LAHORE - The speakers, on the second day of the tenth Annual Conference on Management of the Pakistan Economy held at Lahore School of Economics, argued that a coherent industrial policy is required to overcome slow productivity that hurts Pakistan’s competitiveness, urging the authorities to involve private sector in formulation of industrial policy.

The conference was opened up with a session on Pakistan’s Competitiveness and Dr. Irfan Ul Haque (Special Advisor at South Centre, Geneva) illustrated that an improvement in Pakistan’s export performance is crucial to raise economic growth. He concluded that Pakistan’s very slow productivity growth was the single most important factor that hurt competitiveness.

Matthew McCartney (Director of South Asian Studies and Associate Professor in the Political Economy and Human Development of India at the University of Oxford) emphasized that there does exist space for industrial policy to promote technological upgrading even under contemporary WTO rules and globalization, but that the requirements are still very demanding of state capacity.

Dr. Syed Turab Hussain (Associate Professor and Acting Chair of the Economics Department at the Lahore University of Management Sciences) explored the barriers to growth faced by small and medium enterprise in Pakistan.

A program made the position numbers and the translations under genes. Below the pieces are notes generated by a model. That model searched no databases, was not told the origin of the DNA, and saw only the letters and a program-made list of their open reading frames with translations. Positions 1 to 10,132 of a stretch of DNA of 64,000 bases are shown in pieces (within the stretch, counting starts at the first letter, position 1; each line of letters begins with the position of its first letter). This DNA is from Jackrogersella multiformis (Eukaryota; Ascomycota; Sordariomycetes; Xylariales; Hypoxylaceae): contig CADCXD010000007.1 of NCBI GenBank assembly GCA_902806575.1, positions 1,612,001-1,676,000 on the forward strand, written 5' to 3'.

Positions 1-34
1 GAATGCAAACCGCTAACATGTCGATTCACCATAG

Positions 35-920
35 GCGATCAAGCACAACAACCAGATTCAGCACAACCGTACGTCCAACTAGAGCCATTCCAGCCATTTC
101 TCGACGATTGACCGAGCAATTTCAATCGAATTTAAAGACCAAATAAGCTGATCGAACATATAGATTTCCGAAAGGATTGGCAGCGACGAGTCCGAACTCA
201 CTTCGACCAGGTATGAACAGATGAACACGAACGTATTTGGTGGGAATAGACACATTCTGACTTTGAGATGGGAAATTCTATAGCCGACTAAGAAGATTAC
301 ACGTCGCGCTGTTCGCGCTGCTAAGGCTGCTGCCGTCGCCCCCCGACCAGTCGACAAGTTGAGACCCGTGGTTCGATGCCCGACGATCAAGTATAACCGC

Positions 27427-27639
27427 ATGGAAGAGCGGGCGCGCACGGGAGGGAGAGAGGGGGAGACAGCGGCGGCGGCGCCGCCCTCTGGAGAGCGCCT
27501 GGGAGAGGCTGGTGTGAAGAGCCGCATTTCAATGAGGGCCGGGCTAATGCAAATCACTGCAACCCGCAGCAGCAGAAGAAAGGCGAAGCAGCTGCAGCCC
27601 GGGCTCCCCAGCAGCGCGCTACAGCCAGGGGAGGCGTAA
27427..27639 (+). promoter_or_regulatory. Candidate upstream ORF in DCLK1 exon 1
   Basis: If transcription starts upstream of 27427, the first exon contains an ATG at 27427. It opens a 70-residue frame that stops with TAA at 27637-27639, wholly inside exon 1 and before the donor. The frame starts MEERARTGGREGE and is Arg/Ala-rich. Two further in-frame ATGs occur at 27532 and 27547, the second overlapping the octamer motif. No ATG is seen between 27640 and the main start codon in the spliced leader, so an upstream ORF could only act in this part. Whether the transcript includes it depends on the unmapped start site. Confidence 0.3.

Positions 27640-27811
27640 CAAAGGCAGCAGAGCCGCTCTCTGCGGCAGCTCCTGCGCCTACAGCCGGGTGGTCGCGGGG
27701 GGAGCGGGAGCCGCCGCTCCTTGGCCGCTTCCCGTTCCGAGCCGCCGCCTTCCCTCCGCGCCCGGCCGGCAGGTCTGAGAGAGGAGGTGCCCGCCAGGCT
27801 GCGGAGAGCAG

The second session of the day focused on Pakistan’s export performance. Dr. Theresa Chaudhry suggested that evidence has been found which supports the proposition that exporters exhibit significantly higher total factor productivity and are larger in terms of employment than non-exporters.

Dr.Azam Chaudhry gave analysis of the set of Asian countries that have successfully increased exports. He highlighted that countries that have increased exports have focused on increasing exports in those sectors where they already have expertise and at the same time slowly developing new export sectors.

The third session focuses on building Pakistan’s technological capabilities. Dr.Khalil Hamdani presented the case for a vigorous policy thrust to support investment led growth.

Nabil Hashmi (Chairman of Thermosole Industries) then took the stage and gave an overview of the Pakistan Auto Industry, elaborated suggestions for Pakistan National Auto Policy, technology sub contracting opportunities and the industries prospective to trade with India.

Salman Ehsan completed the session by giving a descriptive overview of the quality and compliance of Pakistan’s top export categories.

The last session for the conference introduced the diversification of markets and exports in Pakistan. Dr. Naved Hamid stressed upon the reasons for the garments industry not living up to its potential. Naheed Memom, CEO of Manzil Pakistan highlighted that Pakistan and India have not yet normalized trade relations despite sharing a common border for more than six decades.